James Allison, currently at the MD Anderson Cancer Center at the University of Texas, holds a press conference in New York October 1, 2018 after winning the Nobel Prize in physiology or medicine along with Kyoto Universitys Tasuku Honjo. Allison was awarded the prize for his cancer research in immunotherapy. (Photo by TIMOTHY A. CLARY/AFP/Getty Images)

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American Jim Allison Wins Nobel Prize in Medicine for Cancer Research

The Houston-based researcher has helped bring immunotherapy into the world of cancer treatment.

American Jim Allison has brought one of the world’s highest honors home. 

Houston-based scientist Jim Allison will be one of two 2018 recipients of the Nobel Prize in Medicine, the governing body for the prestigious award announced Monday.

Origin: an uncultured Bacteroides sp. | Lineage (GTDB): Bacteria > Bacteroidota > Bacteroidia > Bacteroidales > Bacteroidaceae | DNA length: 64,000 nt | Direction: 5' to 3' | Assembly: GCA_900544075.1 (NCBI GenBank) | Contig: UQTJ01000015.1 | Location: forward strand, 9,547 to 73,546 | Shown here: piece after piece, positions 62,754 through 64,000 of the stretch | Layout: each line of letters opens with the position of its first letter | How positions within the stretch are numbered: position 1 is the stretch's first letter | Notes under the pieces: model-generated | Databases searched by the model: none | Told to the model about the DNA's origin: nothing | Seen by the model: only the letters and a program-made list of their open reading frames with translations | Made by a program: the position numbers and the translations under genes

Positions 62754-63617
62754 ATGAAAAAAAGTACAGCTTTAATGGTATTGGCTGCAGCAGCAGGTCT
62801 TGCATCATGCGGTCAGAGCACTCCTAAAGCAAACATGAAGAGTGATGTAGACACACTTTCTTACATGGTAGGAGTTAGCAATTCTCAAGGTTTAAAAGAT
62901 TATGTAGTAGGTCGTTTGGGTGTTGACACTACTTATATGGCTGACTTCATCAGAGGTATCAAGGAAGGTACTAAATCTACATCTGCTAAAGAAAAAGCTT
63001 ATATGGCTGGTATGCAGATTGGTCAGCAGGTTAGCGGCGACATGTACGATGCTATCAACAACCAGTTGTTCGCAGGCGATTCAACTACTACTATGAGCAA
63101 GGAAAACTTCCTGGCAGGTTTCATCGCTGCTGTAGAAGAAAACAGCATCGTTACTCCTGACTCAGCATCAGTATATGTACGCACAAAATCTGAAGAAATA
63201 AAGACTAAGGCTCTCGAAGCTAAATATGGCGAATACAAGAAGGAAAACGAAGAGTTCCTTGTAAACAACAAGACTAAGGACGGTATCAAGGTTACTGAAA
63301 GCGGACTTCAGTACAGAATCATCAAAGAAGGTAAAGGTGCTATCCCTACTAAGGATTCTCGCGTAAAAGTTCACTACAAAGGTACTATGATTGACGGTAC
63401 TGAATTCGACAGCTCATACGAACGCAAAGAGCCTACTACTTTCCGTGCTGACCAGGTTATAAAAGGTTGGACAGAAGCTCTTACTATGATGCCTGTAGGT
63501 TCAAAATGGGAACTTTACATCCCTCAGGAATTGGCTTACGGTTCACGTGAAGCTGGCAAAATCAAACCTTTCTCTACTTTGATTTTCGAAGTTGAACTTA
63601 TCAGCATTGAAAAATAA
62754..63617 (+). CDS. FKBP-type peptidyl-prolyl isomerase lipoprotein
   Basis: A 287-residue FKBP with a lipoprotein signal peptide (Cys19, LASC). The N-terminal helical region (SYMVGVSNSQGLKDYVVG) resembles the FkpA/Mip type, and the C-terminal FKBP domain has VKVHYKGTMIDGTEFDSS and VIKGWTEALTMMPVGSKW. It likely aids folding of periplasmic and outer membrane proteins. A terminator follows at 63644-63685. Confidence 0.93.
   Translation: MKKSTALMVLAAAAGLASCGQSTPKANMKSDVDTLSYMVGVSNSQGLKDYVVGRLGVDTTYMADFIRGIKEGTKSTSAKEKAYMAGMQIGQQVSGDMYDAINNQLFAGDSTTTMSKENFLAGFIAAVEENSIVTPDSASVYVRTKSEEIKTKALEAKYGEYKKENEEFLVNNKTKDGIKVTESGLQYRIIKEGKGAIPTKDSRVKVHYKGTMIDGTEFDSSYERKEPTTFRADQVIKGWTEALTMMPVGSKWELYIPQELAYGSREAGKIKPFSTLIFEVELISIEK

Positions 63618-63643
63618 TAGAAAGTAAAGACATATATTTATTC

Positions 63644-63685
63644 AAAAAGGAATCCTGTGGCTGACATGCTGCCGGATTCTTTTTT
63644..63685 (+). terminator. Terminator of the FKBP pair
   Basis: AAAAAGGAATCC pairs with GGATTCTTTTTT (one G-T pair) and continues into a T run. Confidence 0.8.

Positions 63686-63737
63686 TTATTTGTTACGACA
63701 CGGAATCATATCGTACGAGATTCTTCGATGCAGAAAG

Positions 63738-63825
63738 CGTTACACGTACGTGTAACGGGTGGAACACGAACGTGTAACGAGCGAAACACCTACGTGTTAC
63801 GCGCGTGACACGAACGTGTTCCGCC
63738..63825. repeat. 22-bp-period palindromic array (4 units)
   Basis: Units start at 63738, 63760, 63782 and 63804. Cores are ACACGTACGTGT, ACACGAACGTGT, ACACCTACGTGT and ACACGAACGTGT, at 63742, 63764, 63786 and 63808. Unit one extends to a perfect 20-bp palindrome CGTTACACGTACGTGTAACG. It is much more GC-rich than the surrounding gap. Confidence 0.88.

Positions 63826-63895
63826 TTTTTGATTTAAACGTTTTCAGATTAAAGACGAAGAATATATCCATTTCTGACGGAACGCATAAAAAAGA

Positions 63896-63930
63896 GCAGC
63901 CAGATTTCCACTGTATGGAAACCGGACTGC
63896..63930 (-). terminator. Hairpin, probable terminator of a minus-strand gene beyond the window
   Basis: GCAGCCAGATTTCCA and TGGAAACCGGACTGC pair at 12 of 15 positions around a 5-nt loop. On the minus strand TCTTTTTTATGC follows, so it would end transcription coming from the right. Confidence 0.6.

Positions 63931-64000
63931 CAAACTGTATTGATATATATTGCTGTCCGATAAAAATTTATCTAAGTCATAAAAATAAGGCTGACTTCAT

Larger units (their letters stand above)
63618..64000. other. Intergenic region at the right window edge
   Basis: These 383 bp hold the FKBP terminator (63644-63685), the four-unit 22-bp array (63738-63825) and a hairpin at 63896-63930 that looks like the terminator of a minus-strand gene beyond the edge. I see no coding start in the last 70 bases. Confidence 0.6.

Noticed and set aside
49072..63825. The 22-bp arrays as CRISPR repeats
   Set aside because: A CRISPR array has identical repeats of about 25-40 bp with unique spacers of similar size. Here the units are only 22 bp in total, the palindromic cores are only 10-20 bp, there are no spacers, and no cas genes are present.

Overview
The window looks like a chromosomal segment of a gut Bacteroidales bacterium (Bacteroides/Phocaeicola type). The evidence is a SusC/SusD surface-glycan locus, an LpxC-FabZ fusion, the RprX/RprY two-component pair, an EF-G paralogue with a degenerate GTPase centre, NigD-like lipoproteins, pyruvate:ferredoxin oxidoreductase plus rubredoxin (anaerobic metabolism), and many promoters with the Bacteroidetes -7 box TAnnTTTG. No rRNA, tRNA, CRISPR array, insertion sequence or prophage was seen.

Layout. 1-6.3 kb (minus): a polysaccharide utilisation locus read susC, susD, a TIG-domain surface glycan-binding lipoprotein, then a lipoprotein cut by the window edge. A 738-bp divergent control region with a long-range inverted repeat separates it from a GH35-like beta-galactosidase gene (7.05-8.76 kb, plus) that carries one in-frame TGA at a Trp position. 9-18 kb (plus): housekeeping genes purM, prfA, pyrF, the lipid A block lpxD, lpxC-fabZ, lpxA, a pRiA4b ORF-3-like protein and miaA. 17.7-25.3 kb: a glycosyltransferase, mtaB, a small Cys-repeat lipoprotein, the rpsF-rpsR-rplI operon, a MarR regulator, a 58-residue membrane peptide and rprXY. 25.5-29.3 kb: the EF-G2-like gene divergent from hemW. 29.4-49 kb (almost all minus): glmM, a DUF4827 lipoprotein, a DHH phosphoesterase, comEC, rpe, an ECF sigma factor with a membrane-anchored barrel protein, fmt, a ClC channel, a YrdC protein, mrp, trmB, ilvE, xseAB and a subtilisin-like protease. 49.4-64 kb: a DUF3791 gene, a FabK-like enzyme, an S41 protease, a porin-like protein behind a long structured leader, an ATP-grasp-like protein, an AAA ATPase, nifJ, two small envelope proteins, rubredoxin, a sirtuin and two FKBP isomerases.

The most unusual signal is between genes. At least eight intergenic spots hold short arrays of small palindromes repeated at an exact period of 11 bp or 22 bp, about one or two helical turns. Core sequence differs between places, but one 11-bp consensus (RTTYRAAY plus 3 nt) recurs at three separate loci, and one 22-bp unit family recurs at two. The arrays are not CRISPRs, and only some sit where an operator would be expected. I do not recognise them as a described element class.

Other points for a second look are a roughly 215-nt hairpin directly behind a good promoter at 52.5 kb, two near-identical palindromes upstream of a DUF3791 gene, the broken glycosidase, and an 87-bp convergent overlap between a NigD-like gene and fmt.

The award recognizes Allison’s pioneering research into immunotherapy, a major new tactic in fighting cancer.

Allison discovered CTLA-4, a protein that works like a brake with the immune system while cancer cells attack. Allison then developed a “checkpoint inhibitor,” or a drug that releases that brake, and enables the patient’s immune system to identify and confront tumors. Immunotherapy is quickly becoming one of the foremost weapons in cancer treatment, alongside radiation and chemotherapy.

“A driving motivation for scientists is simply to push the frontier of knowledge. I didn’t set out to study cancer, but to understand the biology of T cells, these incredible cells that travel our bodies and work to protect us,” Allison said in a statement released by the MD Anderson Cancer Center, where he is chairman of immunology.

Tasuku Honjo, the other recipient of a 2018 Nobel for Medicine, also researched immune system brakes.

Read the full story at The Houston Chronicle